Have an inside look into the project housing homeless people in Churches in the video below.
Video credit: Ryan Vance
The Gubbio Project is a perfect example of how a small act of kindness can promote love in a community.
Started in 2004 by Shelly Roder and Father Louis Vitale in San Francisco, the organization collaborates with local churches to provide a temporary place for homeless people.
According to the project’s website, the homeless people face a severe lack of sleep which leads to many health issues in them.
Most shelters don’t admit the homeless folks at night unless they have a medical condition. Many homeless people willingly stay awake at night so that they can’t be robbed or attacked by anyone.
“Most of the people you see here are walking all night, trying to stay out of sight of the police or other people who will harass him,” an anonymous homeless guy revealed.
Aiming to address this issue, The Gubbio Project launched an incredible initiative by joining hands with San Francisco’s St. Boniface church.
“An average of 225 unhoused neighbors seek safety and rest on the pews in the sanctuary of St. Boniface church each weekday starting at 6 AM,” its website says.
“No questions are asked when our guests walk into the churches; in an effort to remove all barriers to entry, there are no sign-in sheets or intake forms.”
The church is split into three parts for the program.
The daily mass is conducted in the front section at 12:15 PM while the other two sections located in the back are given to the homeless residents.
This layout has been selected for a reason.
According to the website, allowing the homeless to remain during daily mass “sends a powerful message to our unhoused neighbors.”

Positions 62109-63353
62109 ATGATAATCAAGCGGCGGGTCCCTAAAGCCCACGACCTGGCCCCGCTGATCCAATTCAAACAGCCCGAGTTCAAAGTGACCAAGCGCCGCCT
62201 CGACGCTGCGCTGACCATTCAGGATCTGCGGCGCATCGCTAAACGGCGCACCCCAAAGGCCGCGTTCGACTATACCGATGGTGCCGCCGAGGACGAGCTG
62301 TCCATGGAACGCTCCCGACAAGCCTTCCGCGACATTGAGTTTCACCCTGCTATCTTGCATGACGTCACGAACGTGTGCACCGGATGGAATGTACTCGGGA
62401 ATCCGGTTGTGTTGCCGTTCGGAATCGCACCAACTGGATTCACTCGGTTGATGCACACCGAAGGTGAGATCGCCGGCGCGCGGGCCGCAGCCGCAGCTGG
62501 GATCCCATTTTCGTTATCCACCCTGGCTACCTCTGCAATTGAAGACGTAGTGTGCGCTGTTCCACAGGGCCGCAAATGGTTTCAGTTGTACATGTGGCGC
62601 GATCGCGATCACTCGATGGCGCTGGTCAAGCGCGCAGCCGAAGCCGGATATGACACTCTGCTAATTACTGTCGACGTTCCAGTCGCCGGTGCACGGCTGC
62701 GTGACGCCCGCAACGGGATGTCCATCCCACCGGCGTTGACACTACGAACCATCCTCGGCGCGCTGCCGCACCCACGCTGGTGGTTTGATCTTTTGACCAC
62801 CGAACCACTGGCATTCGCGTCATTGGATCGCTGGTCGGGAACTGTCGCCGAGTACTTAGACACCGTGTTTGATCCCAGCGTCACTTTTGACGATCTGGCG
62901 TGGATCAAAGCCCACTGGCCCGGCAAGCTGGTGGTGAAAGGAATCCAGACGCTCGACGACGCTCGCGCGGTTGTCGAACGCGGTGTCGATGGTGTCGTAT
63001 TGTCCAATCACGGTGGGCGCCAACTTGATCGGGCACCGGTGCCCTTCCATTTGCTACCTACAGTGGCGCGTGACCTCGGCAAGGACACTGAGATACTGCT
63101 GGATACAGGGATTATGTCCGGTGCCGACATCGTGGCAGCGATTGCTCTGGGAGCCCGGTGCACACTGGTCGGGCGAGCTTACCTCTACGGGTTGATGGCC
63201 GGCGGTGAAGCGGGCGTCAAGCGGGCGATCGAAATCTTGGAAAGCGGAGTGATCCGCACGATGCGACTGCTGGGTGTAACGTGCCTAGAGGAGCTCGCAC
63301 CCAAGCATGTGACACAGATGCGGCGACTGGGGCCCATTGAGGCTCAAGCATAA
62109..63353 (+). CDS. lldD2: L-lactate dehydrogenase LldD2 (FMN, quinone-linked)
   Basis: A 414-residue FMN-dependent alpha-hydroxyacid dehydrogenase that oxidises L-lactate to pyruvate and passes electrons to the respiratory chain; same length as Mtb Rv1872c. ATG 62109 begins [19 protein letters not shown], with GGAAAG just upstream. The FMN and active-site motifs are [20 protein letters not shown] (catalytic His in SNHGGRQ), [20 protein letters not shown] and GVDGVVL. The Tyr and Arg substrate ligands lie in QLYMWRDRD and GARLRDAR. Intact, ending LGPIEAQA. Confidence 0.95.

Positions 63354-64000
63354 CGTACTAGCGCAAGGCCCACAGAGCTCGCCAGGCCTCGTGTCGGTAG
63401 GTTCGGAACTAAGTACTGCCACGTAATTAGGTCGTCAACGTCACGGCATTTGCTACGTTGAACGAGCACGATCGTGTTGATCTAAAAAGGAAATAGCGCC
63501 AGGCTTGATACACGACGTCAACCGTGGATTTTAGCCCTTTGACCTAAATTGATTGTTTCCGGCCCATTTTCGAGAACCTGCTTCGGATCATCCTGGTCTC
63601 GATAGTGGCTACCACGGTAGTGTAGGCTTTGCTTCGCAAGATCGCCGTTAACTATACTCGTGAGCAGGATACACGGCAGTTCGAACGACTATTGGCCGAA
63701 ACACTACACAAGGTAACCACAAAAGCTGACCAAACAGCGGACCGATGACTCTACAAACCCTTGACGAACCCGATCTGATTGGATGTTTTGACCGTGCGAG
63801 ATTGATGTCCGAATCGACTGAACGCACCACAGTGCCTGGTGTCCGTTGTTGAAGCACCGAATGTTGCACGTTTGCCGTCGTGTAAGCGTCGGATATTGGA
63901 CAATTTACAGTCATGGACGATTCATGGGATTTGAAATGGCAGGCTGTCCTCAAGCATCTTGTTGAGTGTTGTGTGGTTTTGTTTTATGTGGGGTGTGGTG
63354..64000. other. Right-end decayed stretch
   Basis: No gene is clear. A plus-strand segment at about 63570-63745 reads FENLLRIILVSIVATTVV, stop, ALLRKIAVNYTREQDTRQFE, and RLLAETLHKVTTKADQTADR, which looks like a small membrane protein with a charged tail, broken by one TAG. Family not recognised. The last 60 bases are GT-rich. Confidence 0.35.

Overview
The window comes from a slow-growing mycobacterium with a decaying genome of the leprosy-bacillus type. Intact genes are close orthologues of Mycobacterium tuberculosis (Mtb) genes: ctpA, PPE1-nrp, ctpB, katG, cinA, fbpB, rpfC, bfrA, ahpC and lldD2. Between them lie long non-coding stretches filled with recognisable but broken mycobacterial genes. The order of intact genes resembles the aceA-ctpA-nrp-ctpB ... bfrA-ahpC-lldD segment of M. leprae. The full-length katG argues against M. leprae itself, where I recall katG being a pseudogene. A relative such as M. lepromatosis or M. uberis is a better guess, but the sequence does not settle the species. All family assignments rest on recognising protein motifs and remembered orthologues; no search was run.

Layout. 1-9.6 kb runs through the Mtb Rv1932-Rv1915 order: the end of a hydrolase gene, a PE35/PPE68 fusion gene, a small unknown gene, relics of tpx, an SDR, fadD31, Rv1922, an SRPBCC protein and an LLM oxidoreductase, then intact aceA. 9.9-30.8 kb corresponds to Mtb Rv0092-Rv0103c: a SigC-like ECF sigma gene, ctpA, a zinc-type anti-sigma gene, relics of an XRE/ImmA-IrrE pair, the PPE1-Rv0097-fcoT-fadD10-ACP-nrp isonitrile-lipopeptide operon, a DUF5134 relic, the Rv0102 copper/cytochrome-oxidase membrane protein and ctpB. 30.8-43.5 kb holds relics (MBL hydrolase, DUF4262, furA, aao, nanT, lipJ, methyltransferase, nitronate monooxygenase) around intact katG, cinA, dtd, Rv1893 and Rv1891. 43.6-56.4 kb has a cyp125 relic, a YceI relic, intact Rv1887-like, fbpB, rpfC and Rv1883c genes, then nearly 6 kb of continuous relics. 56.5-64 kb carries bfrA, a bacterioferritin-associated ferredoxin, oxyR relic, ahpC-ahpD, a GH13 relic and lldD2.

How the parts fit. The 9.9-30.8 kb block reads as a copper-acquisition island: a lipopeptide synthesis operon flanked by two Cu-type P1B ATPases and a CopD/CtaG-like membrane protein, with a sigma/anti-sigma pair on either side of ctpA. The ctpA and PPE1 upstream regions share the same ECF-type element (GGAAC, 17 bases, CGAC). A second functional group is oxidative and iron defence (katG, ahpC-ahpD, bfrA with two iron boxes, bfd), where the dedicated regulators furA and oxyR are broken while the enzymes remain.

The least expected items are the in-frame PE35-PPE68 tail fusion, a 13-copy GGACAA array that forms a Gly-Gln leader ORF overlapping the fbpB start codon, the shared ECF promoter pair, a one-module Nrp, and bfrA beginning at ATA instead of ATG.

“They are in essence part of the community, not to be kicked out when those with homes come in to worship,” the website adds.
“It also sends a message to those attending mass— the community includes the tired, the poor, those with mental health issues, and those who are wet, cold and dirty.”
After The Gubbio Project got media coverage, several churches have followed its lead.
The St. Andrew’s church in Niagara Falls, Canada, has started a two-year pilot project with funding made by the regional government.
According to the St. Catharines Standard, the project hopes to “establish a new drop-in space where they [homeless citizens] can hang out, get warm or cool down in the summer, and access services they may need.”
A similar project, called Family Promise, is also active in New Jersey.
Family Promise works with local congregations to house up to five homeless families at a time, which are rotated among the collaborating churches each week.
The Beth Emmanuel Church in London, Ontario, Canada, followed suit and opened itself to the homeless during the winter season. A large room was turned into a ‘warming center’ by the volunteers.
The response was overwhelming and 40 people showed up on the very first night, Church pastor Dan Morand told CBC News.
“That may not seem a lot to some people but that’s a lot of people outside. That’s not acceptable,” Morand added.
“Homeless Man Shivering On Subway, Then One Stranger Comes Over And Gives Him His Clothes”